In the present invention, the elimination of the requirement for precise visual alignment of the miniature electrical contacts provides several advantages over the prior art. First, it reduces the chance of expensive pin damage and resulting down time caused by user error. Second, it allows less highly-skilled workers to be employed for making the electrical connections to the lab animal. Third, it allows the electronic circuitry to be positioned closer to and parallel to the top of the animal's head, thereby reducing the potential for damage to the implant.

Physically connecting and disconnecting the head stage and the EIB of the present invention requires significantly less mechanical energy than is required when connecting the head stage and EIB of the prior art. First, the connection process results in downward force on the top of the head of the laboratory animal, which can damage the implant and cause trauma to the animal. Reducing the connection energy causes a corresponding reduction in force to the top of the animal's head and is, therefore, beneficial. Second, the laboratory animal may occasionally exert enough pulling or twisting force to cause damage to the implant unless the head stage disconnects from the EIB. Minimizing the energy required to automatically disconnect the head stage from the EIB during the occurrence of potentially damaging forces can eliminate damage caused by these forces.

The details of the present invention are described in greater detail in reference to the following figures.

FIGS. 1 and 2 illustrate an example of the prior art being used for neural research on a laboratory rat 1. This prior art is an example of an analog neural monitoring device manufactured by Neuralynx, Inc of Bozeman, Mont. FIG. 1 is a perspective view of the prior art with the two halves of the device's electrical connector shown in a separated and electrically disconnected position. The major components of the prior art consist of an EIB 2 and a head stage 3. The EIB 2 is attached with screws 4 to an implanted electrode harness 5 that is attached to the skull of the rat 1. A plurality of electrode wires 6 extends from zones within the rat's brain to solder holes 7 in the EIB; these wires are connected to individual electrical connector sockets in a top socket connector 8. The prior art head stage 3 comprises a top pin connector 9, a circuit board 10, analog signal processing integrated chips 11, and an instrument cable 12, whose proximal end is attached to the circuit board 10. The top pin connector 9 of the head stage 3 connects to the top socket connection 8 of the EIB 2. A monitoring and recording instrument (not shown) attached to the distal end of the instrument cable 12.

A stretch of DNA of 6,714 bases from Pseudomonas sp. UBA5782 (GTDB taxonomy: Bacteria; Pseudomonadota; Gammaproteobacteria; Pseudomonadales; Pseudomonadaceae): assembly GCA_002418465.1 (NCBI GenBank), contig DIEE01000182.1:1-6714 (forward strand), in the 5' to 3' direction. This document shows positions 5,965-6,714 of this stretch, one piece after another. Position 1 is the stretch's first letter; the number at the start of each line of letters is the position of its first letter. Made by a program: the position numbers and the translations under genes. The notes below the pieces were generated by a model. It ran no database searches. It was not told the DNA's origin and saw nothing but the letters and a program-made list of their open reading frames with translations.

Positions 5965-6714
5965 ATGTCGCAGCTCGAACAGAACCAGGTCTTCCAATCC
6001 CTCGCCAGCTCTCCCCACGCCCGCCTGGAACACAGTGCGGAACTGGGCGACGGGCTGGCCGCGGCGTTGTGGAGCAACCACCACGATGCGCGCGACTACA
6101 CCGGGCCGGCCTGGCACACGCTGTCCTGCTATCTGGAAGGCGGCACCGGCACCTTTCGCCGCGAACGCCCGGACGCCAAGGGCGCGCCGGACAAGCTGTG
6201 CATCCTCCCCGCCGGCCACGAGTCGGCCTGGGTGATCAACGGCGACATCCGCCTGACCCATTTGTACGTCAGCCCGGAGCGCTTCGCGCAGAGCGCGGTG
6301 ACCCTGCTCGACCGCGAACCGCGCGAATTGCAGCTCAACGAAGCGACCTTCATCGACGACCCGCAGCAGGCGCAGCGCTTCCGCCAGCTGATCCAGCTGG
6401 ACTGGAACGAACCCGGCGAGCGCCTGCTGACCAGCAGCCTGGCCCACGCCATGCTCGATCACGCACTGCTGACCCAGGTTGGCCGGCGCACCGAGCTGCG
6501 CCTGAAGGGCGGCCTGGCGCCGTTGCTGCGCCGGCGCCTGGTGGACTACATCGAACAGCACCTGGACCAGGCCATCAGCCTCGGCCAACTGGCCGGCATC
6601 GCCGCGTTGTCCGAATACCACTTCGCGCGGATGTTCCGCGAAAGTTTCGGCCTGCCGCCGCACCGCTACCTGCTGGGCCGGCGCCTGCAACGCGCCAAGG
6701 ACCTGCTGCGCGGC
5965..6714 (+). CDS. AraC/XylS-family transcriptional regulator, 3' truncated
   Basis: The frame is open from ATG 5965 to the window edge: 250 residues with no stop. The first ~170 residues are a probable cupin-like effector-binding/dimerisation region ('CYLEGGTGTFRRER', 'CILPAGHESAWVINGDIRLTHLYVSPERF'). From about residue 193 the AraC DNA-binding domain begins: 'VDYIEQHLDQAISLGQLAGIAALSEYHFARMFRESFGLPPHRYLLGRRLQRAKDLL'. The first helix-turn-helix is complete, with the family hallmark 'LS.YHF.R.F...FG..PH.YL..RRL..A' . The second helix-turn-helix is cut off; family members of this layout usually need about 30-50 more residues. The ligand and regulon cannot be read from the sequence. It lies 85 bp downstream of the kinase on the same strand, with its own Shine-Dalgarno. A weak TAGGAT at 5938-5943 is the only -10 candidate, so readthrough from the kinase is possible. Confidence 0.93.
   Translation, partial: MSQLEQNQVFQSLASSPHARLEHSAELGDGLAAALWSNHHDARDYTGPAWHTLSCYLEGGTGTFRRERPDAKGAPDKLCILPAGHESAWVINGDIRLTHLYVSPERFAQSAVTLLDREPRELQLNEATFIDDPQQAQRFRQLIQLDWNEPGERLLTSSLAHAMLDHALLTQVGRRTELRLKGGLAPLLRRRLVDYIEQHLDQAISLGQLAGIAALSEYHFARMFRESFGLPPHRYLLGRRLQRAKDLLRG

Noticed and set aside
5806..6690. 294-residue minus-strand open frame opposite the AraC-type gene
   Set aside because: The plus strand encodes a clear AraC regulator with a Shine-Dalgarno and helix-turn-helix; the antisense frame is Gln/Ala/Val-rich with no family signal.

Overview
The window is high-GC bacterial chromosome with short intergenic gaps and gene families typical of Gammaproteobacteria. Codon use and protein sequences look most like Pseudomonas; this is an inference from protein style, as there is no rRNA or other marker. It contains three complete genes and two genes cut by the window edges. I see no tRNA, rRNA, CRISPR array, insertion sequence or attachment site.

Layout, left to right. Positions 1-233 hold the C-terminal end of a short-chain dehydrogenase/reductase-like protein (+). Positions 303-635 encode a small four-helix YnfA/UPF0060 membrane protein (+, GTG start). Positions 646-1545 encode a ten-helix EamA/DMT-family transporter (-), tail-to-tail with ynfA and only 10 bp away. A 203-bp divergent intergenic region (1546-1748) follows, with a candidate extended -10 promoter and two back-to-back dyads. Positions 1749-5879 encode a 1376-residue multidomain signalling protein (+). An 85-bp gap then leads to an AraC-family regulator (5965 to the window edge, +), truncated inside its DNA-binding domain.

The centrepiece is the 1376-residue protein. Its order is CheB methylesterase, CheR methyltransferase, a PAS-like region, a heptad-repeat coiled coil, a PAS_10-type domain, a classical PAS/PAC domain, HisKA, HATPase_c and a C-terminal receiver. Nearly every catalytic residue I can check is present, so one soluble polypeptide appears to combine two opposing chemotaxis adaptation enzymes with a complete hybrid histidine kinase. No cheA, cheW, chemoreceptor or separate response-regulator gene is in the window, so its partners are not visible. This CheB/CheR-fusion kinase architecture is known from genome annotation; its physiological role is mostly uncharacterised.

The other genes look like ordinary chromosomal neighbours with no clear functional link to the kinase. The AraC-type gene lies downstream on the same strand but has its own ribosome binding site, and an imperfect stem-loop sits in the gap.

FIG. 2 is a perspective view of the prior art with the two halves of the device's connector shown in an electrically connected position and mounted on the head of a laboratory rat 1. As shown, when the head stage 3 is connected to the EIB 2, the head stage 3 projects in a substantially perpendicular direction from the top of the head of the rat 1. In normal practice, the EIB 2 is permanently attached to the rat 1, and the head stage 2 is connected for an experiment and then disconnected between experiments. For this reason, a quick and easy method of connecting and disconnecting the head stage 3 from the EIB 2 that causes minimum trauma to the animal is advantageous. In addition, in order to minimize accidental damage to the implanted electrode wires, it is advantageous to minimize the weight of the EIB 2 and the head stage 3 and to position these components as near to the top of the head of the rat 1 as possible. It is also advantageous to minimize the mechanical energy required to connect and disconnect the head stage and EIB in order to lessen trauma to the animal and damage to the implant.

FIGS. 3 and 4 illustrate the present invention being used for neural research on a laboratory rat 1. FIG. 3 is a perspective view showing the two halves of the present invention in a separated position, prior to being electrically connected. As shown in FIG. 3, the major components of the present invention consist of an EIB 13 and digital output head stage 14. The EIB 13 is attached to the rat 1 with screws 4 to an implanted electrode harness 5 that is attached to the skull of the rat 1. A plurality of electrode wires 6 extends from zones within the rat's brain to solder holes 7 in the EIB. These solder holes 7 are connected to individual electrical connector sockets in a socket portion 15 of a subminiature dual-row connector. The socket 15 is mounted on a circuit board 16 of the EIB 13.

The head stage 14 comprises a surface-mount printed circuit board 17, analog-to-digital integrated circuit chips 18, and a top socket connector 19. The top side of the top socket connector 19 attaches to a monitoring instrument connector plug 20, which is connected to a monitoring instrument electrical cable 21. The bottom side of the socket connector 19 is electrically connected to the plug portion of a miniature dual-row connector (shown in following FIG. 6 through 9) that is mounted on the bottom side of the circuit board 17. One of the four head-stage magnets 22 that is attached to the bottom of the circuit board 17 of the head stage 17 is shown in FIG. 3. The four head-stage magnets 22 and the four EIB magnets are described in detail in reference to the following FIG. 6.

FIG. 4 is a perspective view of the present invention assembled and attached to the head of the rat 1. As shown in FIG. 4, the circuit board 17 of the head stage 14 is positioned substantially parallel to the top of the head of the rat 1, whereas the circuit board 10 of the head stage 3 of the prior art (shown in FIG. 2) is positioned substantially perpendicular to the top of the head of the rat 1. Because of this difference, the center of mass of the head stage 14 of the present invention is positioned closer to the head of the rat 1 than the center of mass of the head stage 3 of the prior art; therefore, the moment arm of the present invention on the implanted electrode harness 5 is less than in the prior art.